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Personal Insights: Q&A with Dr. Allison Siebecker

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Dr. Allison Siebecker, Small Intestinal Bacterial Overgrowth (SIBO)

Allison Siebecker, ND, MSOM, LAc, graduated with a Doctorate in Naturopathic Medicine and a Masters in Oriental Medicine from the National University of Natural Medicine. She is the co-founder and former medical director of the SIBO Center for Digestive Health at NUNM Clinic and has specialized in the treatment of SIBO since 2010. She is the Instructor of Advanced Gastroenterology at her alma mater, IBS Board of Advisor, Faculty for the GI Health Foundation, Co-Founder and Curriculum Coordinator of the 2014-2016 SIBO Symposiums, teaches continuing education classes for physicians, and is the author of numerous articles and the free educational website siboinfo.com.

Overview with Dr. Allison Siebecker

Question: For the uninitiated, what is SIBO and how did you get involved in treating it?

SIBO stands for small intestine bacterial overgrowth. It’s a very common disorder and one of the main underlying causes of IBS (irritable bowel syndrome.) IBS is the most common functional gastrointestinal disorder in the world. It’s a conglomeration of symptoms, and those symptoms can be caused by so many conditions that it is difficult to figure out what what’s really causing it. One of the reasons I’m so invested in working with it, is that I'm diagnosed with IBS and SIBO. I know what happens to a lot of patients is that they get a wastebasket diagnosis and then some symptomatic treatment.

I’ve been involved in the health world since I was a teenager, and never knew any of this information about SIBO and its relation to IBS existed. (Though, to be honest, most of the medical world was just not exposed to any of it either.)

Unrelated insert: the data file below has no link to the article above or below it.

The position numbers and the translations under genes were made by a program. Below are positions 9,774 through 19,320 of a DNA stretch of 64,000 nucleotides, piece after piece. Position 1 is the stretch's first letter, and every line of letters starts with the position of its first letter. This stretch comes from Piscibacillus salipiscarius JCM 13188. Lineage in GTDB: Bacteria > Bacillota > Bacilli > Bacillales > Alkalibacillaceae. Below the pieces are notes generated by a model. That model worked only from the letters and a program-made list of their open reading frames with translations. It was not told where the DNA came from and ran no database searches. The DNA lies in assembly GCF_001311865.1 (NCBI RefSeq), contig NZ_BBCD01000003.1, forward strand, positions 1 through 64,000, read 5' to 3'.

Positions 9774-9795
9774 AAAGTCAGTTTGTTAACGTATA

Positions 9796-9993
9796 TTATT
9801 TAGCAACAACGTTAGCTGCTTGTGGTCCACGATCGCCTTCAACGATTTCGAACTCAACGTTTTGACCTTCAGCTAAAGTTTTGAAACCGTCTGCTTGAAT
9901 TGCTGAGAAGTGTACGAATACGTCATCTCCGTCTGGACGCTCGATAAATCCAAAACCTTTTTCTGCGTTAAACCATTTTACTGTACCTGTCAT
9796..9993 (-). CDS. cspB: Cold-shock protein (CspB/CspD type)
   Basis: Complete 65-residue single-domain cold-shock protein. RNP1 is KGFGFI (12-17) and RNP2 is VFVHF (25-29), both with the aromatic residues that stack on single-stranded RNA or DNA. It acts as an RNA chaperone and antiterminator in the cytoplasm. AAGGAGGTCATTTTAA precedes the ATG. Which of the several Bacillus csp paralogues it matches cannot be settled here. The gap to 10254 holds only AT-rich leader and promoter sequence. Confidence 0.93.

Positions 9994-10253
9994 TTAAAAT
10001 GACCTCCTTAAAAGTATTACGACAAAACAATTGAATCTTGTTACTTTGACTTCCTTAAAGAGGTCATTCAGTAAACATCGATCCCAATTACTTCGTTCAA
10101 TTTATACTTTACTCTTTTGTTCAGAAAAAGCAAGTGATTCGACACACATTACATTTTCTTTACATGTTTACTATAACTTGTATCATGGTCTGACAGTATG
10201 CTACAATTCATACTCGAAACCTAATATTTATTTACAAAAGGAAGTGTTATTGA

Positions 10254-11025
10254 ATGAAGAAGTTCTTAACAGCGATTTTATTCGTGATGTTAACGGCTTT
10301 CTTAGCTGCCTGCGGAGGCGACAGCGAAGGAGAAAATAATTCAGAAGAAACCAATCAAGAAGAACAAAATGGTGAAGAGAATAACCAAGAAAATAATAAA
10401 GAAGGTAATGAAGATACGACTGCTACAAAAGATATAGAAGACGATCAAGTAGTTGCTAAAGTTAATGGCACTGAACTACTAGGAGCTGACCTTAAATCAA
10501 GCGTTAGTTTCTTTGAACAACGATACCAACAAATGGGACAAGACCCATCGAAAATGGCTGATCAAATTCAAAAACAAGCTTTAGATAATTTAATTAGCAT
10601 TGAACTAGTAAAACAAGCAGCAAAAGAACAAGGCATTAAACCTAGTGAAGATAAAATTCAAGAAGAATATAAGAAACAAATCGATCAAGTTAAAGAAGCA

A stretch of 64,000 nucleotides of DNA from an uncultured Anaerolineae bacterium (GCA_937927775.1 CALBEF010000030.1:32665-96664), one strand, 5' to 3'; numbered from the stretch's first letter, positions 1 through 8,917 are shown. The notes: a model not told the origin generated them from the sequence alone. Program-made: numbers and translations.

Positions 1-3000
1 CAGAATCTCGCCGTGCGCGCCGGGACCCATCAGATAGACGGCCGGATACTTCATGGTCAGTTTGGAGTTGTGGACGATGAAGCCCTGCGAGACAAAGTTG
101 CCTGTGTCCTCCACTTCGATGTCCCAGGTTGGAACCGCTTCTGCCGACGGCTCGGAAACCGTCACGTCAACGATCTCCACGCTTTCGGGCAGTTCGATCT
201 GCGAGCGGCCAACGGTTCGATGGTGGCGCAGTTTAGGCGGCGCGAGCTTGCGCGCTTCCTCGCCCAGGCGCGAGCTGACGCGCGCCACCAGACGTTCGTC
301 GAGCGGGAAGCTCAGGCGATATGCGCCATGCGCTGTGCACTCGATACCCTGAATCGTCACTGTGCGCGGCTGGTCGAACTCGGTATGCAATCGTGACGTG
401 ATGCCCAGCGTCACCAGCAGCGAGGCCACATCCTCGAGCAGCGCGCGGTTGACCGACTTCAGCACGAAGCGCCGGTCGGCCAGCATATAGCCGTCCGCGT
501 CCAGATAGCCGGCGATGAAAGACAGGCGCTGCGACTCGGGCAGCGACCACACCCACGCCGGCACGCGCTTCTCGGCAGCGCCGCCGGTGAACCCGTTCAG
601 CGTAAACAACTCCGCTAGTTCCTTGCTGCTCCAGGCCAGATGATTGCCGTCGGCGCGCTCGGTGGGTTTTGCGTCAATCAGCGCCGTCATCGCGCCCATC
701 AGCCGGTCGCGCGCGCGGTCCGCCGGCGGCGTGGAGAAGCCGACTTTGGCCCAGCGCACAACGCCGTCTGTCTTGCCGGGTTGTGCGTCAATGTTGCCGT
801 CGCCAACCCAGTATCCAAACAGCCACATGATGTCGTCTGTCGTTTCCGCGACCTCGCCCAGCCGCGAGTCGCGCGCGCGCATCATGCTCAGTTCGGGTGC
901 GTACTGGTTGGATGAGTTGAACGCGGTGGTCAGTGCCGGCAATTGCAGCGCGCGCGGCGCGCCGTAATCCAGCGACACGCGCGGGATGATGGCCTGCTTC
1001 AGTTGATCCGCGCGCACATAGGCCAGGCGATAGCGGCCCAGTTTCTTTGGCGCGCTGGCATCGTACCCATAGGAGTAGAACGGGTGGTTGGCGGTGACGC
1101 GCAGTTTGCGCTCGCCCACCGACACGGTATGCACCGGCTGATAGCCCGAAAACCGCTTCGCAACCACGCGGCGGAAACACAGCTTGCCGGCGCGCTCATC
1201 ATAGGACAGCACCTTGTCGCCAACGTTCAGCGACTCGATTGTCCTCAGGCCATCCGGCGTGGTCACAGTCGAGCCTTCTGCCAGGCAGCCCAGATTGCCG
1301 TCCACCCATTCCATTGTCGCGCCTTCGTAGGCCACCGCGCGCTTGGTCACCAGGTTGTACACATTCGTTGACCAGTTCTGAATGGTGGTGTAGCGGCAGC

After my diagnosis, I went on to become a doctor, and information on SIBO was relatively new and not in our curriculum. When I first learned about SIBO, I got really excited. I had these symptoms, and the statistics showed that 60%of IBS, on average, is caused by SIBO. So it’s a majority cause, and if someone has it, it means that we can figure out what the target is and treat it, instead of just treating symptoms.

I started using some of the treatments, beginning with diet, and because of this my symptoms were about 60% relieved, with abdominal pain relieved 100%. I’d had this pain since I was five years old so we are talking about 35 years with this disorder!

It really fired me up because I felt this was missing information for doctors. In particular, I got excited about helping educate practitioners and doctors on the things I had learned, because a doctor can then go on to affect hundreds or thousands of people!

Shortly thereafter, in 2010, I teamed up with my old gastroenterology professor, Dr. Sandberg-Lewis. He’s been my teammate on this, and, you could say, my champion. He was encouraging and supporting me from the start, saying, “You should teach this at the national convention.” I would have never even thought of that. We’ve been on a campaign of sorts, raising awareness and educating, ever since.

Tell us how you addressed SIBO.

There are around 8 diets that can be used for SIBO, all of which are extremely effective and can see somewhere in the 60-80% range of improvement of symptoms. There are people, like me, who get 90 or 100% relief with dietary management for SIBO.

The similarity between all of the diets are that they are reducing carbohydrates in some way. Carbohydrates are the primary food for bacteria, so if there is an overgrowth of bacteria in your small intestine, this entire macronutrient group can cause problems in people. A lot of times when we say carbohydrates we think of sweets and breads, but they also include vegetables and fruits. It's an awful situation because it means this entire macronutrient group can now cause problems when eating even really healthy foods. (Meats and fats are generally quite well tolerated.)